Information about Kessels

In 1973, I went back to the Old Country, Belgium. My uncle promised to hook me up with his friend, mr. Kessels, who happened to be an old army buddy. The shop in Ostend was where the offices were, but also where bikes were assembled; the frames were built at another

location, in a small village in the countryside (Gistel?). Kessels was the company name, but they had bought the rights to the names of several defunct racing marques, Alcyon and Main D'Or most notably, and sold their bikes under those names. They had been making bikes for Merckx since 1971, when he started having his first doubts about Colnago's quality control, and they had recently secured the contract for Belgium and Holland, to sell bikes under the Eddy Merckx name. As was common in those days, the shop had no bikes for sale, just some

floor models; you ordered the actual bike and it was made for you in a couple of weeks. My uncle took me to see his friend, who I believe was the younger brother of the founder. As a joke, I had brought a Schwinn catalog to show him. He was a bit puzzled by the Varsity, but his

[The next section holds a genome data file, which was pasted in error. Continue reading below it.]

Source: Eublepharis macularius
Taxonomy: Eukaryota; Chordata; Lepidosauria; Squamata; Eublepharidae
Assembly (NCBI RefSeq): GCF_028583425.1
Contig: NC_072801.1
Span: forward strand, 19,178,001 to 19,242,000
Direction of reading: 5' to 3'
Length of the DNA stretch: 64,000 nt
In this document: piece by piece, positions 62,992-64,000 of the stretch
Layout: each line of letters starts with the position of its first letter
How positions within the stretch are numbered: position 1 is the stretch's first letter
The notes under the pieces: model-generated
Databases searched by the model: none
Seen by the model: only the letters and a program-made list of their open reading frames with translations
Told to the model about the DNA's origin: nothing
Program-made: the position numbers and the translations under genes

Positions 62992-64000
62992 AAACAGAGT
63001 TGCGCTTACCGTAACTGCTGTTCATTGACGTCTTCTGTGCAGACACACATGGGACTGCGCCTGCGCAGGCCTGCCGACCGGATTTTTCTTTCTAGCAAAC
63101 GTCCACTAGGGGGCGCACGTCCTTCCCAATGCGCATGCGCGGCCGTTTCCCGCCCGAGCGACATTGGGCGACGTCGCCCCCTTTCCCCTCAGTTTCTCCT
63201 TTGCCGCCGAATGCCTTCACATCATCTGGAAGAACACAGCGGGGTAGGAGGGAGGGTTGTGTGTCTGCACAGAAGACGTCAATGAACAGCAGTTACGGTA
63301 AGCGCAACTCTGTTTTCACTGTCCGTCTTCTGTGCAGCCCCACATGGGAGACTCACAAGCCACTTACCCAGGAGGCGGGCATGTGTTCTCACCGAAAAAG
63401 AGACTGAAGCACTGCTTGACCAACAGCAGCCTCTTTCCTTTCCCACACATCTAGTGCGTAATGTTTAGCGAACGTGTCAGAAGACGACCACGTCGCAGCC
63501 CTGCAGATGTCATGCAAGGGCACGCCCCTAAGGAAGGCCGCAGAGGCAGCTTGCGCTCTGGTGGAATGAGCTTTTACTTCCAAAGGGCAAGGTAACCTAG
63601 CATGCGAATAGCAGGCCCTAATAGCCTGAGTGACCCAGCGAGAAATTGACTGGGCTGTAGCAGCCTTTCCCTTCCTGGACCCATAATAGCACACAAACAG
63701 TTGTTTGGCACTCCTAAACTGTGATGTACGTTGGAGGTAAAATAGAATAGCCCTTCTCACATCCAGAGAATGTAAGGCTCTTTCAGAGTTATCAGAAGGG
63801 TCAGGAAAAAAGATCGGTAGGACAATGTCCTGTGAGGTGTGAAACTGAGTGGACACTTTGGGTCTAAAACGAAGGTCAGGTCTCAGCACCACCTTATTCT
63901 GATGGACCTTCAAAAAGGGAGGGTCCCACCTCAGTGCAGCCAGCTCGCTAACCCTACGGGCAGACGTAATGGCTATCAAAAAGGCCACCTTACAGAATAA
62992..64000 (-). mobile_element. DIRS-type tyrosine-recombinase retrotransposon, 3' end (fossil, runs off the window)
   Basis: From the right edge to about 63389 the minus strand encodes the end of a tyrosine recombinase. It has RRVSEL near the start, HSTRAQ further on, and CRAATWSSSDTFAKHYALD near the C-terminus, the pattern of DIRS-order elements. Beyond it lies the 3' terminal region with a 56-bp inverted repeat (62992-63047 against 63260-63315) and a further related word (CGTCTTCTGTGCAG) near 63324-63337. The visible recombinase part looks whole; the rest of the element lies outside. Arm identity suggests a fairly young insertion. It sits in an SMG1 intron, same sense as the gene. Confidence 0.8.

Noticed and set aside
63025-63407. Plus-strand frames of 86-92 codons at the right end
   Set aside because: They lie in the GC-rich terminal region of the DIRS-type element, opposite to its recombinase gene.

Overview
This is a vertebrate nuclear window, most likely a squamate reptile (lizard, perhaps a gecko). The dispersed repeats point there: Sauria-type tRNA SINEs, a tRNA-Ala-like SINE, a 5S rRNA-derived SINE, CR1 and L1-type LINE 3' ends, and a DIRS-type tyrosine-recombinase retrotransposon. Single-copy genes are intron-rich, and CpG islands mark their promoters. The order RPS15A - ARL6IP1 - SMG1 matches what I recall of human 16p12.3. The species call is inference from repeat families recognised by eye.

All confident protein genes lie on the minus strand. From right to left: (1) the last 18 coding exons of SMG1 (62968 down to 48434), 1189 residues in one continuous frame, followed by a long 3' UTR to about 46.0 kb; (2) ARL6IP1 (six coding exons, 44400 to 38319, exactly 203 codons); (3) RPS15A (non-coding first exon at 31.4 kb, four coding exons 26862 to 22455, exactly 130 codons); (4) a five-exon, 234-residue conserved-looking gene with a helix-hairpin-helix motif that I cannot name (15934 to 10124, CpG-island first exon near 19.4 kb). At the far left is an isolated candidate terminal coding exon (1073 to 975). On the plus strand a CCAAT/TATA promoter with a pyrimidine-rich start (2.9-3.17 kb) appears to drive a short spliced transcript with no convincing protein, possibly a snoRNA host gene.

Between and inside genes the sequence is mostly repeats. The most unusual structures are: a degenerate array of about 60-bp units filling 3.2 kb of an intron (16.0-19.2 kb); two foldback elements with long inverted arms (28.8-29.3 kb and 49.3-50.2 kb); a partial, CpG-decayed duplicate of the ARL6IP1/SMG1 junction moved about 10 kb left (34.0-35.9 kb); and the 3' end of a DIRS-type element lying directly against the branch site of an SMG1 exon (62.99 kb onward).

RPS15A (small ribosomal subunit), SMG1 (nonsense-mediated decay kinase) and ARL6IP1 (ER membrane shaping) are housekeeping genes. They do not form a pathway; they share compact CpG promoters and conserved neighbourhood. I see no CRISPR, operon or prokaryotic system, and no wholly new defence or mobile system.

verdict on the Paramount was quick: "looks nice, but a bit old-fashioned, don't you think?" He showed me two frames: the basic semi-pro model, which had Reynolds 531 main tubes and Suntour dropouts, with solid but basic workmanship, and the top-of-the-line model, full Reynolds with Campy dropouts, cutout bottom bracket and very nice finish work, including a beautifully done semi-wrapover seat cluster. He was obviously very proud of it. He explained that his builder was inspired by the simple lines and tight geometry of the new Italian